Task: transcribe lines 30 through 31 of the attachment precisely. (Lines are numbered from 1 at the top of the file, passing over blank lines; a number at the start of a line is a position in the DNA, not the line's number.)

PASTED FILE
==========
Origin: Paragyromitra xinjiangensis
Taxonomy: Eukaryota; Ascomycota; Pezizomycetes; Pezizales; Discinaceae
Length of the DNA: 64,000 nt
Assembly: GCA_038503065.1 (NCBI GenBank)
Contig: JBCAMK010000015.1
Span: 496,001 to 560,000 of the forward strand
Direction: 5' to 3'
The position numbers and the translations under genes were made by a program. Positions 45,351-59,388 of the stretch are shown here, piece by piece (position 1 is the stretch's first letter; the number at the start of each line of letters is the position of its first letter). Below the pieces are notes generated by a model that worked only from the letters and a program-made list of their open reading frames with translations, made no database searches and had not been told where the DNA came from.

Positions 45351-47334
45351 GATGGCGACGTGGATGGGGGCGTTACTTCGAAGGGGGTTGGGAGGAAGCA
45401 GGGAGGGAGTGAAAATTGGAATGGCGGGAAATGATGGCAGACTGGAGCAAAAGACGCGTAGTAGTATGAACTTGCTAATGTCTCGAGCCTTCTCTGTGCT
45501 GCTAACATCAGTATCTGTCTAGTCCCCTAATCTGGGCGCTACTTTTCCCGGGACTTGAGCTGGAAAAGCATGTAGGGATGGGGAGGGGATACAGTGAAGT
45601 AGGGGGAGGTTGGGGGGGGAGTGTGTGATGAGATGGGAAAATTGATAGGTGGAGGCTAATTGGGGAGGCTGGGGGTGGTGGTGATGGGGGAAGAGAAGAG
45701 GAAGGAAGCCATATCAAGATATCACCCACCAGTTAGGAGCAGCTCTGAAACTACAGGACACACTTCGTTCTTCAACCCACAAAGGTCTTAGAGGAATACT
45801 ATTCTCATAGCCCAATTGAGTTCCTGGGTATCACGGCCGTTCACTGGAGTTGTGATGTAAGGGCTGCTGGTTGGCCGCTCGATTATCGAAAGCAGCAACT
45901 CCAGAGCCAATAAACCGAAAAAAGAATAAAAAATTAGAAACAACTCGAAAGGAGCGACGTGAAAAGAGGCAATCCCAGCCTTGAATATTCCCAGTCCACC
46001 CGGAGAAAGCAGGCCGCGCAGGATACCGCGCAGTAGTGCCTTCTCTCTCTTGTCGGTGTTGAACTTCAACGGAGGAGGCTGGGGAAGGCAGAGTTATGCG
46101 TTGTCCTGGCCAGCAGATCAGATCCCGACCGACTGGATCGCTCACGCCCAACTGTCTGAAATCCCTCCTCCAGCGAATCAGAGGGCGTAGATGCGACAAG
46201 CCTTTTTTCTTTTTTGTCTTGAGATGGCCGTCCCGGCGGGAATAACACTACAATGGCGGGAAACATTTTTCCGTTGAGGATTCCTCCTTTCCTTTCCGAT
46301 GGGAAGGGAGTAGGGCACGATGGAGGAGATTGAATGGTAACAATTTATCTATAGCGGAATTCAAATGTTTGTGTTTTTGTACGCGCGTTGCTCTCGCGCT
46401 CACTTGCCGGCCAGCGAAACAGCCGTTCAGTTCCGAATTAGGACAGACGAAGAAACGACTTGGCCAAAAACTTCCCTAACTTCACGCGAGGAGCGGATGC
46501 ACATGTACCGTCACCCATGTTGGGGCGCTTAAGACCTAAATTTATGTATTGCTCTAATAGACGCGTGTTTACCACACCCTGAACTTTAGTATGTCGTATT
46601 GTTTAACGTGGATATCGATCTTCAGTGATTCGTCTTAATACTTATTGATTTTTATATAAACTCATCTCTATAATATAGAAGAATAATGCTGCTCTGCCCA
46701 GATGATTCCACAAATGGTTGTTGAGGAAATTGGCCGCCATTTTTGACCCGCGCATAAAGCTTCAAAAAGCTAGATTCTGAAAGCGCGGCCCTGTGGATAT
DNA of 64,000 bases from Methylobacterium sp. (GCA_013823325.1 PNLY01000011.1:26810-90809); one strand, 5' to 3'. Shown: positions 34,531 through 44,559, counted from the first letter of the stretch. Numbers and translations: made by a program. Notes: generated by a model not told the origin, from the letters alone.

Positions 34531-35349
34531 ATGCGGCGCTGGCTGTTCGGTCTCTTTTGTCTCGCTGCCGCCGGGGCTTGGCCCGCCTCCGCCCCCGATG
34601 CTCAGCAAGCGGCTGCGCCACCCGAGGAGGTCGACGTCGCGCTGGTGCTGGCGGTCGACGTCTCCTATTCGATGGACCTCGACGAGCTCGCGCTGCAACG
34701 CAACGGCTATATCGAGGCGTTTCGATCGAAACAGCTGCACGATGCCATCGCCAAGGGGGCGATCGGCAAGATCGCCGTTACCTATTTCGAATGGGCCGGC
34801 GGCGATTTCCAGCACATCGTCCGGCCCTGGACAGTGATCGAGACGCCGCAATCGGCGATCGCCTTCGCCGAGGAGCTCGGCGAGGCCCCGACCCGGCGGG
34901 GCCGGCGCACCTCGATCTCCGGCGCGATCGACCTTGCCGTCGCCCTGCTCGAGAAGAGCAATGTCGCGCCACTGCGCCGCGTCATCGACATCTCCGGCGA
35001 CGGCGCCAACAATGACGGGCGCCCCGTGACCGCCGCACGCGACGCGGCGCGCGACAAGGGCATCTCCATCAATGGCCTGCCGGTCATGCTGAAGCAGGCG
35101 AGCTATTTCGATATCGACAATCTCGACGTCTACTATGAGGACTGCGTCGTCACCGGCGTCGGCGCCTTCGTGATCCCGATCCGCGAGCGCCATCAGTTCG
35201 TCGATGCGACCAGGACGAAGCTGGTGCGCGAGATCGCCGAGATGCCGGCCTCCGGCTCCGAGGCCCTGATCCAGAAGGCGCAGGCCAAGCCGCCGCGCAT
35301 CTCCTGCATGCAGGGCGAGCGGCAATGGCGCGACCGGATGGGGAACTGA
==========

34801 GGCGATTTCCAGCACATCGTCCGGCCCTGGACAGTGATCGAGACGCCGCAATCGGCGATCGCCTTCGCCGAGGAGCTCGGCGAGGCCCCGACCCGGCGGG
34901 GCCGGCGCACCTCGATCTCCGGCGCGATCGACCTTGCCGTCGCCCTGCTCGAGAAGAGCAATGTCGCGCCACTGCGCCGCGTCATCGACATCTCCGGCGA